OpenJurist

89 F3d 837 United States v. Rogers

89 F.3d 837

UNITED STATES of America, Plaintiff-Appellee,
v.
David Lee ROGERS, Defendant-Appellant.

No. 95-5769.

United States Court of Appeals, Sixth Circuit.

June 4, 1996.

NOTICE: Sixth Circuit Rule 24(c) states that citation of unpublished dispositions is disfavored except for establishing res judicata, estoppel, or the law of the case and requires service of copies of cited unpublished dispositions of the Sixth Circuit.

BEFORE: CONTIE, BATCHELDER, and MOORE, Circuit Judges

PER CURIAM.

1

David Lee Rogers challenges the district court's quantity of cocaine determination. We affirm.

I.

2

In 1993, law enforcement agents learned that individuals associated with the "Cars-R-Us" automobile dealership in Nashville, Tennessee, were distributing cocaine. The subsequent investigation revealed that: Carlos Francisco Mendieta purchased eleven kilograms of cocaine in Florida; Dennis Daraye Jones drove the car with the hidden cocaine back to Nashville; Mendieta and defendant-appellant David Lee Rogers agreed to split the expenses associated with transporting the cocaine from Florida to Nashville; and, five of the kilograms were to be delivered to defendant-appellant Rogers.1

3

On March 30, 1994, the grand jury returned a four-count indictment against Mendieta, Jones, Rogers, William Raymond Scales, Uchendi Obidike Nwani, Ebonne Onyediogo Nwani, and Bernard Brown, Jr. Count One of the indictment charged all defendants with conspiracy to distribute cocaine from on or about October 5, 1993, through on or about October 12, 1993. Count Two of the indictment charged all defendants with knowingly and intentionally possessing cocaine with intent to distribute on or about October 12, 1993.2 Count Four of the indictment charged all defendants with unlawfully carrying a firearm during the commission of a felony.

4

On February 6, 1995, Rogers pled guilty to Count One of the indictment; Counts Two and Four were dismissed. On May 15, 1995, the district court sentenced Rogers to 96 months imprisonment to be followed by a five-year term of supervised release.3 On May 25, 1995, Rogers filed his timely notice of appeal. On appeal, Rogers challenges the district court's quantity of cocaine determination.

II.

5

We review the district court's quantity of cocaine determination for clear error. United States v. Walton, 908 F.2d 1289, 1300-01 (6th Cir.), cert. denied, 498 U.S. 906, 989, 990 (1990). Though the court's finding must have "some minimal indicium of reliability beyond mere allegation," United States v. Smith, 887 F.2d 104, 108 (6th Cir.1989) (citations omitted), an approximation by a court is not clearly erroneous if supported by competent evidence in the record. United States v. Brannon, 7 F.3d 516, 520 (6th Cir.1993).

6

Though Rogers asserts that he is personally responsible for trafficking no more than three kilograms of cocaine, Rogers concedes that his coconspirators transported more than eleven kilograms of cocaine from Florida to Nashville. "[T]he sentencing judge, not the jury, has the prerogative to make a determination of the quantity of drugs involved in the scheme and to sentence accordingly." United States v. Moreno, 899 F.2d 465, 473 (6th Cir.1990). "A defendant who challenges the sentencing court's drug quantity determination naturally faces 'a difficult burden' on appeal." United States v. Simmons, 964 F.2d 763, 773 (8th Cir.) (citation omitted), cert. denied, 506 U.S. 1011 (1992). "We reverse only if the entire record leaves us with 'the definite and firm conviction that a mistake has been committed.' " Id. (citations omitted).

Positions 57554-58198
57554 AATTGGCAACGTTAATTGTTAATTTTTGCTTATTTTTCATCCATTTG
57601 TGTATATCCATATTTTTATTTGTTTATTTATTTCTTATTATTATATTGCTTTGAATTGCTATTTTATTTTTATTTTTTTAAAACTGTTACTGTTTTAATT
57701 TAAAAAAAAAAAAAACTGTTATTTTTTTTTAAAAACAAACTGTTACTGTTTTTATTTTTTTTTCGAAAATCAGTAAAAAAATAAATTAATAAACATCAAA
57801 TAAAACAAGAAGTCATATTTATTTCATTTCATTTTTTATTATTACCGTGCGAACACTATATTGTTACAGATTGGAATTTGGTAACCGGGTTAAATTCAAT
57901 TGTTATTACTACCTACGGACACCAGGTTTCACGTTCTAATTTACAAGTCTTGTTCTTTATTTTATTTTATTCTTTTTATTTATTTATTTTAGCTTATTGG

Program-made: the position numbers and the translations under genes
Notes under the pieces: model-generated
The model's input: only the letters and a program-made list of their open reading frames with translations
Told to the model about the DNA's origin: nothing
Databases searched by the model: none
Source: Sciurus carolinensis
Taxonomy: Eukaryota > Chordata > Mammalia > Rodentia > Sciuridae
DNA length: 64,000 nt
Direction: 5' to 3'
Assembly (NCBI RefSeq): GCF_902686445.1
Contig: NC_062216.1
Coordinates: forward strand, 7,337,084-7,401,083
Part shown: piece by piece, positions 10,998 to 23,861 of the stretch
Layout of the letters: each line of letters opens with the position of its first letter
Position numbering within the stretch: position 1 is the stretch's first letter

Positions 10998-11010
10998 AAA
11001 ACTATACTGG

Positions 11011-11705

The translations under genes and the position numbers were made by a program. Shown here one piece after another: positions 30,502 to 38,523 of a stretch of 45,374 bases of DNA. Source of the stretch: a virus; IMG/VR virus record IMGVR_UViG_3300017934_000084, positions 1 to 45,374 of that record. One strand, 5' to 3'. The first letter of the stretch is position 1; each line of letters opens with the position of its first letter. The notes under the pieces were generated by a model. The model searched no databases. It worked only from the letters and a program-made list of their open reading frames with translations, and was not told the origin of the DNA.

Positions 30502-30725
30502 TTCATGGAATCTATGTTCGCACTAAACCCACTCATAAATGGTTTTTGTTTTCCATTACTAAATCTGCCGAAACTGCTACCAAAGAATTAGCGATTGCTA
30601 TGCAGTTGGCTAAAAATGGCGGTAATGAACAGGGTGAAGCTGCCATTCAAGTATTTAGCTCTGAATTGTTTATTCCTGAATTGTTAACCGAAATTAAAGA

7

"[A] defendant may be sentenced based upon quantities of drugs attributable to other members of a conspiracy, provided the district court finds that those quantities were known to defendant or were reasonably foreseeable to him." United States v. Moss, 9 F.3d 543, 552 (6th Cir.1993) (citation omitted). "Reasonable foreseeability refers to the scope of the agreement that [the defendant] entered into when he joined the conspiracy, not merely to the drugs he may have known about." United States v. Flores, 5 F.3d 1070, 1083 (7th Cir.1993) (citation omitted), cert. denied, 114 S.Ct. 884 (1994).

8

Pursuant to U.S.S.G. § 2D1.1, a defendant convicted of trafficking between five and fifteen kilograms of cocaine faces a base offense level of 32. Though Rogers asserts that he is responsible for trafficking only three kilograms of cocaine (the amount that he purportedly agreed to take from Jones for resale), the district court properly determined that Rogers was responsible for trafficking, at a minimum, five kilograms of cocaine, the quantity that Rogers ultimately agreed to accept, and as much as eleven kilograms, the quantity attributable to his coconspirators, because his coconspirators' actions were reasonably foreseeable.

9

According, we AFFIRM.

1

Though Rogers asserts that he wanted only three kilograms of cocaine, the appellate record reveals that Rogers ultimately agreed to accept five kilograms, the quantity that he had originally demanded. See Joint Appendix at 118 (transcript of intercepted October 8, 1993 telephone conversation wherein Rogers told Mendieta that he would take "the five" and would pay Jones the $3,500)

2

Count Three of the indictment charged Ebonne Onyediogo Nwani only

3

Rogers' sentencing guideline range (offense level 29; criminal history category I) was 87 to 108 months